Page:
King Thomas Edgar Brown, National Khoisan Nation Monarch (left), and Rev. Fred Shaw Jr., CCHR spokesperson, protest psychiatric drugging of South African children.
A king and his people join CCHR, making their voices heard protesting at the World Psychiatric Association’s International Congress, to protect their future generation.

King Thomas Edgar Brown, Monarch of the National Khoisan Kingdom in South Africa, joined a children’s rights march outside the Cape Town International Convention Centre where the World Psychiatric Association (WPA) International Congress was being held. The march, organized by the Citizens Commission on Human Rights (CCHR), protested the increasing psychiatric labeling and drugging of South Africa’s children.

The rate of children being prescribed stimulants, which experts say are more potent than cocaine, is astoundingly greater than that even in the United States.

The king issued a heartfelt message, “We need to stop the senseless maiming of people, including children, by psychiatry. CCHR will take the lead and I will direct my people to be alert to this.” Rev. Fred Shaw Jr., international spokesperson for CCHR, and past President NAACP Compton, California branch, applauded King Brown’s concern for the future of his people. Rev. Shaw flew to Cape Town to warn South Africans about Western psychiatric trends. This includes labeling children with “Attention Deficit Hyperactivity Disorder” (ADHD) and prescribing stimulants like Ritalin or antidepressants for “depression.” Children and adolescents are still prescribed the drugs despite a 2005 “Drug Alert” from South Africa’s Medicines Control Council about SSRI antidepressants putting adolescents at increased risk of suicide.

Rev. Shaw helped CCHR present written testimony in 1997 to the South African Truth and Reconciliation Commission Hearing about psychiatry’s role in apartheid. He warned then of the risks of South Africa adopting psychotropics (mind-altering drugs) in the post-apartheid era. “Psychiatrists admit they do not have any medical test to confirm ADHD or any mental disorder, nor do they have any cures. However, the drugs they prescribe have been linked to suicide, violence, heart conditions, high blood pressure, loss of appetite and psychosis,” he said.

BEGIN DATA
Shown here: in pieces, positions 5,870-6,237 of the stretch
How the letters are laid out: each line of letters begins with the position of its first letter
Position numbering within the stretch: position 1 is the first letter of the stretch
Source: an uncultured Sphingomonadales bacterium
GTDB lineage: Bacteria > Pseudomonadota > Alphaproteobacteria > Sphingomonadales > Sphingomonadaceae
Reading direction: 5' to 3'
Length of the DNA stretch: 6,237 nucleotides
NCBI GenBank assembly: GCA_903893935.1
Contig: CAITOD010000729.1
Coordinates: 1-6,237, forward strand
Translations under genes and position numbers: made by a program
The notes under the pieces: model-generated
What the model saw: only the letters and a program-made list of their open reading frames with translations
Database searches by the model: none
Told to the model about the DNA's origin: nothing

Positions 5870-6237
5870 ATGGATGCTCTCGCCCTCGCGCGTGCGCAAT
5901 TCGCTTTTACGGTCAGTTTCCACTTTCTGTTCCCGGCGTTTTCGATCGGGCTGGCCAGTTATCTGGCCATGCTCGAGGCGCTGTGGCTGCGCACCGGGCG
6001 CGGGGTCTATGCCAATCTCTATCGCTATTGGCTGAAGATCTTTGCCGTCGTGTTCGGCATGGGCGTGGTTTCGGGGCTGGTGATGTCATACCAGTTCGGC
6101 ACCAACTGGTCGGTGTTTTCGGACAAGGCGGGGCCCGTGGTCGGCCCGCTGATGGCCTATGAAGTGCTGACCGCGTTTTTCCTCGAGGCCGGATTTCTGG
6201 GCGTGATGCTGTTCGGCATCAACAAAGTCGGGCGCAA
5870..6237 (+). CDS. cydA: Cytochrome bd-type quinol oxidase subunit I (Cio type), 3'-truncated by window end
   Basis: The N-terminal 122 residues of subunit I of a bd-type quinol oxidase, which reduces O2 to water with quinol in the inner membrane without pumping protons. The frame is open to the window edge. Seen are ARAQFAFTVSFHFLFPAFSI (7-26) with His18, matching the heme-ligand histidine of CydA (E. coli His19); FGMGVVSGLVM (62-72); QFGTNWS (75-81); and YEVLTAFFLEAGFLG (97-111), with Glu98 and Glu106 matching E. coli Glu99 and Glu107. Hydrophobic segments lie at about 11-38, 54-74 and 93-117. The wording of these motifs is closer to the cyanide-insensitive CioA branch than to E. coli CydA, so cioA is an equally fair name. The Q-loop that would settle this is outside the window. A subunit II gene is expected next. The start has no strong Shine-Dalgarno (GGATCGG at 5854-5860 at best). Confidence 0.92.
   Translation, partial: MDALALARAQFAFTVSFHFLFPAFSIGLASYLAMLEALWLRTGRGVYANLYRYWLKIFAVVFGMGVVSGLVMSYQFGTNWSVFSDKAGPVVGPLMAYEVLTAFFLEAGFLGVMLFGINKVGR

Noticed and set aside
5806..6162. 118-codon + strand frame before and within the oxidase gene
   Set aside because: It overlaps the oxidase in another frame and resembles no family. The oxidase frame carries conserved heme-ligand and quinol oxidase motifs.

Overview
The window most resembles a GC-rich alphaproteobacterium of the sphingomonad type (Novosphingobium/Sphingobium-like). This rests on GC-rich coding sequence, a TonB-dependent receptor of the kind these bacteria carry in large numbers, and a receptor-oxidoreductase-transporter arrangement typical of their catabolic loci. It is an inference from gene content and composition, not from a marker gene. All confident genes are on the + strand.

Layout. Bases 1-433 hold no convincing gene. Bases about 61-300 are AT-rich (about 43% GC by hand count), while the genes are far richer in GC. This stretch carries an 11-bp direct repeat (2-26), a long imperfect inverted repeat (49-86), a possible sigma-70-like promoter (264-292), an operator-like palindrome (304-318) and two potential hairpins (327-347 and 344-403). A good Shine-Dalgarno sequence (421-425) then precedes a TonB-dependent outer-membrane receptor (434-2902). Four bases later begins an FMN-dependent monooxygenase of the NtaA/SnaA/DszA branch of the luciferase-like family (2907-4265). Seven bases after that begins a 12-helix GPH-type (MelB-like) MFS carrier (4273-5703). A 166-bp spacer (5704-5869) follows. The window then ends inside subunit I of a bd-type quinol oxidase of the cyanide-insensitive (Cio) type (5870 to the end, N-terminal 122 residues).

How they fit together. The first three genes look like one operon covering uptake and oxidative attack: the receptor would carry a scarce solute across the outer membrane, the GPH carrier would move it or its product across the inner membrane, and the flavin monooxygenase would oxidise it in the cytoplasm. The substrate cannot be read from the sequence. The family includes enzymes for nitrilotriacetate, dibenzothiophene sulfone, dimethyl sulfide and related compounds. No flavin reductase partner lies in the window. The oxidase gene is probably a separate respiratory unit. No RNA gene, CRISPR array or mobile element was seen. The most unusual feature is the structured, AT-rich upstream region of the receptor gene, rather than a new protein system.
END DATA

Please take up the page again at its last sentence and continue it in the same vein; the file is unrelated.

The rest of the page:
Psychiatrist Anchy Asher Ivanir from Switzerland, who was attending the WPA Congress, was asked by Rev. Shaw, “How many people have you cured in your practice?” “Never,” answered Ivanir, raising his hands proudly to the sky. “Thank God, never.”

Says Rev. Shaw, “Such arrogance and lack of cures—that is why we fight.”

Over 60 Khoisan youth join the protest of the WPA Congress in Cape Town, South Africa.

Youth Standing Against Psychiatric Abuses

CCHR has long stood for the protection of children from psychiatric abuse. With 20 million children worldwide on psychiatric drugs and billions in profit made off this “market segment” by psychiatrists and pharmaceutical companies, youth are a prime target. And with recent pushes to mainstream electroshock (ECT) for children, such as by the American Psychiatric Association to reduce the risk classification of the ECT machine, children are more vulnerable than ever.

While family members have always formed a foundation of protest against psychiatry, a new voice has joined the cause—youth are standing up for themselves and saying “No!” to the dangerous and ineffective practices of psychiatry.

At the protest march in Cape Town (this page), over 60 youth joined the march, most of them Khoisan natives of South Africa, leading their own chant: “Don’t drug our kids, don’t shock our kids. Leave our kids alone!”


As a nonprofit mental health watchdog, CCHR relies on memberships and donations to carry out its mission to eradicate psychiatric violations of human rights and clean up the field of mental health. To become part of the world’s largest movement for mental health change, join the group that has helped enact more than 180 laws protecting citizens from abusive psychiatric practices.